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Is Your Advisor Limiting Your Chances for True Diversification?


A rule of thumb: your financial advisor should construct a portfolio that's better diversified than one you could have created yourself. However, many advisors don't, in large part because their investment knowledge is largely limited to stocks and bonds.

To meet your retirement goals, one rule of thumb is that your financial advisor should construct a portfolio that’s better diversified than one you could have created yourself. However, many advisors don’t, in large part because their investment knowledge is largely limited to stocks and bonds.

See: thumb, rule of

“In today’s volatile markets, you need to add alternative assets that both protect your downside and give you upside opportunity,” says Jerry Miccolis, CFP, CFA, Principal and Chief Investment Officer with Brinton Eaton, a wealth advisory firm based in Madison, NJ.

Investing in alternative assets such as commodities, real estate, and absolute-return vehicles is one of the secrets of how wealthy people, with the benefit of sophisticated financial advisors, protect and grow their money. But today, anyone with a reasonable nest egg can do it using low-cost tools such as ETFs.

An even modestly diversified portfolio—with 45 percent in large US stocks, 5 percent in international stocks, 30 percent in bonds, 15 percent in commodities, and 5 percent in real estate (REITs)—would have returned 4.5 percent a year for the 10 years ending Dec. 31, 2009, Miccolis points out. Not a bad return for a time period the pundits have dubbed “The Lost Decade for Investing” (In more typical times, the annual return on that portfolio could be expected to be in the neighborhood of 10 percent).

By contrast, a more traditional, and similarly “moderate/aggressive” portfolio—with 65 percent in large US stocks and 35 percent in US bonds—would have returned just 2.2 percent a year over the same period, and would have lost purchasing power against inflation.

For all of it's aggression, this fund only returned 2.2 percent

“What’s more, the better-diversified portfolio is less volatile over time than that old-fashioned stock-and-bond portfolio” says Miccolis, coauthor of Asset Allocation For Dummies.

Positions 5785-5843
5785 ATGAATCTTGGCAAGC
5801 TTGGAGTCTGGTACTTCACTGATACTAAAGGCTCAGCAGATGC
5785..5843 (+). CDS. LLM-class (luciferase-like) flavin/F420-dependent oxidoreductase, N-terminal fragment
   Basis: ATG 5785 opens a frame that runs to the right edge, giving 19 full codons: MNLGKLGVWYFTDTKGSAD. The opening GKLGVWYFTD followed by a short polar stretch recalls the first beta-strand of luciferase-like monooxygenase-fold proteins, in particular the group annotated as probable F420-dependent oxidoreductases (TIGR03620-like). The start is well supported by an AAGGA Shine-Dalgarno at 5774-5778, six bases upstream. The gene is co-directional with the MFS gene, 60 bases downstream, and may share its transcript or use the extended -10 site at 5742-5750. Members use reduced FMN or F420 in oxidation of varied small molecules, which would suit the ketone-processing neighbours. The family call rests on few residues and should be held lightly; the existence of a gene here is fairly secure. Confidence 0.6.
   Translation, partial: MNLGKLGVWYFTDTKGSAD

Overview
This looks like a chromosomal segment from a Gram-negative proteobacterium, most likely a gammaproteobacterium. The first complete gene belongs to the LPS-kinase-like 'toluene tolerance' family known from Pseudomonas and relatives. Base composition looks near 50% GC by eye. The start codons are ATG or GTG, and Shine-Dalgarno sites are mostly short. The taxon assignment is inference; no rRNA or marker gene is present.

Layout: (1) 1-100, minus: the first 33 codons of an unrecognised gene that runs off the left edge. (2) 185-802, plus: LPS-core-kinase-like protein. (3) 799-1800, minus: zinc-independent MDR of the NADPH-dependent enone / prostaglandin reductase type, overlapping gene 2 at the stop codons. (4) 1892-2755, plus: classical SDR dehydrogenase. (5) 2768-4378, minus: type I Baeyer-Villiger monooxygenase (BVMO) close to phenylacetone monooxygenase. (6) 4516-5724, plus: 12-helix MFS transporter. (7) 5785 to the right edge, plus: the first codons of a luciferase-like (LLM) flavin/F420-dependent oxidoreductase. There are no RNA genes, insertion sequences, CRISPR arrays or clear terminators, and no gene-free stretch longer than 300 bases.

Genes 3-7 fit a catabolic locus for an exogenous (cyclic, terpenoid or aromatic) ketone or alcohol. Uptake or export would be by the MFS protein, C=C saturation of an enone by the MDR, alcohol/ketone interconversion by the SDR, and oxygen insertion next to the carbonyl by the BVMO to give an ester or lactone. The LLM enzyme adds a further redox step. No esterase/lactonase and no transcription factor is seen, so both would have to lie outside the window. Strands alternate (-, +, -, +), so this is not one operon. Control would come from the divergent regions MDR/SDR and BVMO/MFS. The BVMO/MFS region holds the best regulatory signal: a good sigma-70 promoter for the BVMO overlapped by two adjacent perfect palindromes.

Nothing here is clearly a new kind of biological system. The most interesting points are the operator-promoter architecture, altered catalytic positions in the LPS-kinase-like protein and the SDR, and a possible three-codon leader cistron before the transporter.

But even adding commodity funds and REITs, while important, isn’t going far enough, Miccolis says. He recommends investing in other assets that don’t move in lockstep with the stock market:

Managed commodity futures - these funds vary their bets depending on price trends, and the best ones have a history of performing well whether commodity prices are going up or down.

Absolute return and market-neutral strategies are ways to get stock-like returns with less volatility. These strategies, once accessible only through expensive hedge funds, are now available through cost-effective mutual funds.

Global infrastructure funds offer a way to invest in the building of roads, bridges, tunnels, schools, and hospitals, particularly in developing countries.

Agribusiness funds invest in companies whose main business is food production.

Portfolio Protection

There are ways to utilize the options market and to exploit the market patterns that typically accompany severe market downturns to provide a “safety net” underneath your portfolio.

“Unfortunately, many advisors are not knowledgeable enough about alternative investments to construct a truly diversified and well-protected portfolio,” Miccolis says. “Wealthy people should not be afraid to ask their advisors hard questions about what they’re invested in, and why. If your advisor is clinging to an outdated asset-allocation strategy, it could hurt your chances for a comfortable retirement.”

Based in Madison, NJ, Brinton Eaton is a boutique advisory firm with a long history of serving affluent individuals and their families across multiple generations. The firm helps its clients protect, grow, administer and ultimately transfer their legacy of wealth through a full range of integrated services, including lifetime cash flow projections, financial/tax/estate/retirement planning, investment management, charitable giving, and business succession planning. Brinton Eaton's clients tend to be corporate executives, professionals, entrepreneurs, and retirees with investable assets over $2 million.

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